Photosynthetic induction strongly affects the light compensation point of net photosynthesis and coincidentally the apparent quantum yield
- H. TimmAffiliated withInstitut für Botanik und Botanischer Garten, Universität Hohenheim, Garbenstrasse 30, 70593 Stuttgart, Germany
- , J. StegemannAffiliated withInstitut für Botanik und Botanischer Garten, Universität Hohenheim, Garbenstrasse 30, 70593 Stuttgart, Germany
- , M. KüppersAffiliated withInstitut für Botanik und Botanischer Garten, Universität Hohenheim, Garbenstrasse 30, 70593 Stuttgart, Germany
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The CO2 assimilation of tree saplings in a Costa Rican premontane forest characterized by highly dynamic light was measured using a rapidly responding system for the analysis of leaf gas exchange. Experiments were carried out on light compensation point and apparent (incident) quantum yield of dynamic photosynthesis. Because of the large variability in photosynthetic induction by light, CO2 assimilation cannot be predicted using steady-state response curves.
Under fluctuating light conditions the light compensation point and, coincidentally, the apparent incident quantum yield are observed to be highly variable and strongly affected by photosynthetic induction. As a consequence, actual light compensation points of net photosynthesis are considerably higher (up to 250%) and apparent quantum yields are considerably lower (by more than 80%) than those obtained in steady state, both in a low light environment typical for the understorey and at a high light regime in open sites. An explanatory model of induction-dependent whole leaf light compensation points and apparent quantum yields is offered on the basis of an assumed constant quantum yield and light compensation point at the chloroplast level.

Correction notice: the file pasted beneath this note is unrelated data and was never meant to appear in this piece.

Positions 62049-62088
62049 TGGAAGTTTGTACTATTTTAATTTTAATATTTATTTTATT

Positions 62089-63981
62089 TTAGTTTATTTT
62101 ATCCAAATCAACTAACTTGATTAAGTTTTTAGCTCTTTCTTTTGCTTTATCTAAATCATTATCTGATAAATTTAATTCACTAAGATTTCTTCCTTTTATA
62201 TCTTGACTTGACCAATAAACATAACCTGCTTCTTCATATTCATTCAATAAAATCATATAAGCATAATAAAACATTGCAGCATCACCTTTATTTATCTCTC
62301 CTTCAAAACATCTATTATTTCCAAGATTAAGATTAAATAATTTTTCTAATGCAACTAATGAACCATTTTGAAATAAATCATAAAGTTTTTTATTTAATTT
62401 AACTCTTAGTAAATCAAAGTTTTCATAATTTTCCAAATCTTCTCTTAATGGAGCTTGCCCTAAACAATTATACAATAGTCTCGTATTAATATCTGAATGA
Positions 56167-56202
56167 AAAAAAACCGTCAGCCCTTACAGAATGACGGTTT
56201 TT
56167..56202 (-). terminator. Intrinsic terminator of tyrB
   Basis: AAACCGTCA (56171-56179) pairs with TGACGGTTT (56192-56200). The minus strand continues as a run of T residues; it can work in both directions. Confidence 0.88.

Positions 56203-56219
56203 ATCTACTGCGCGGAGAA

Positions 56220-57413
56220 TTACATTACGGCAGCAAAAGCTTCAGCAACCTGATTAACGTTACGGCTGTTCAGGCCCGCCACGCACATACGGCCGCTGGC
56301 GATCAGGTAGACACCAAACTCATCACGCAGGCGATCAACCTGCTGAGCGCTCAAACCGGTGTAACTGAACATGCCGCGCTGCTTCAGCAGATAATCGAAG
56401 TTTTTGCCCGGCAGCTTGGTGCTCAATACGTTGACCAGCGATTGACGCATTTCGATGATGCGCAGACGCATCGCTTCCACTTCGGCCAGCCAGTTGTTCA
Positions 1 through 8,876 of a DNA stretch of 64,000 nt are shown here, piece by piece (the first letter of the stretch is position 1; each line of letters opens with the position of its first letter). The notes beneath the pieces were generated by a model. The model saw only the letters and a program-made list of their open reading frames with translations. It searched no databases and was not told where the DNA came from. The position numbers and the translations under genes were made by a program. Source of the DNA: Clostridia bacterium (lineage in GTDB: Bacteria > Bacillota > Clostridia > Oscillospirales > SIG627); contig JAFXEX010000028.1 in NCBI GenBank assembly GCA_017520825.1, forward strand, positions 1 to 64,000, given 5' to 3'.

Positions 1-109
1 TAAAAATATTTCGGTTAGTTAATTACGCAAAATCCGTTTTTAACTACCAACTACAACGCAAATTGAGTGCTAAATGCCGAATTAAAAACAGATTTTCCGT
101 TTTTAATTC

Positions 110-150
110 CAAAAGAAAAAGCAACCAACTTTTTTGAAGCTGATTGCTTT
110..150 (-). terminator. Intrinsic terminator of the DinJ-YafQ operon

Most leaves under natural conditions are exposed to highly variable light, either caused by variable cloud cover or by self-shading of leaves in the crown periphery and their movement in turbulence. These effects must not be neglected when considering ecological consequences of low light on shade tolerance of species or when considering carbon balances; they are discussed in relation to their significant effects on carbon gain at a whole plant level.
- Photosynthetic induction strongly affects the light compensation point of net photosynthesis and coincidentally the apparent quantum yield
Volume 16, Issue 1 , pp 47-62
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- Apparent (incident) quantum yield Dynamic CO2 assimilation Dynamic photosynthesis model Photosynthetic induction Light compensation point of net photosynthesis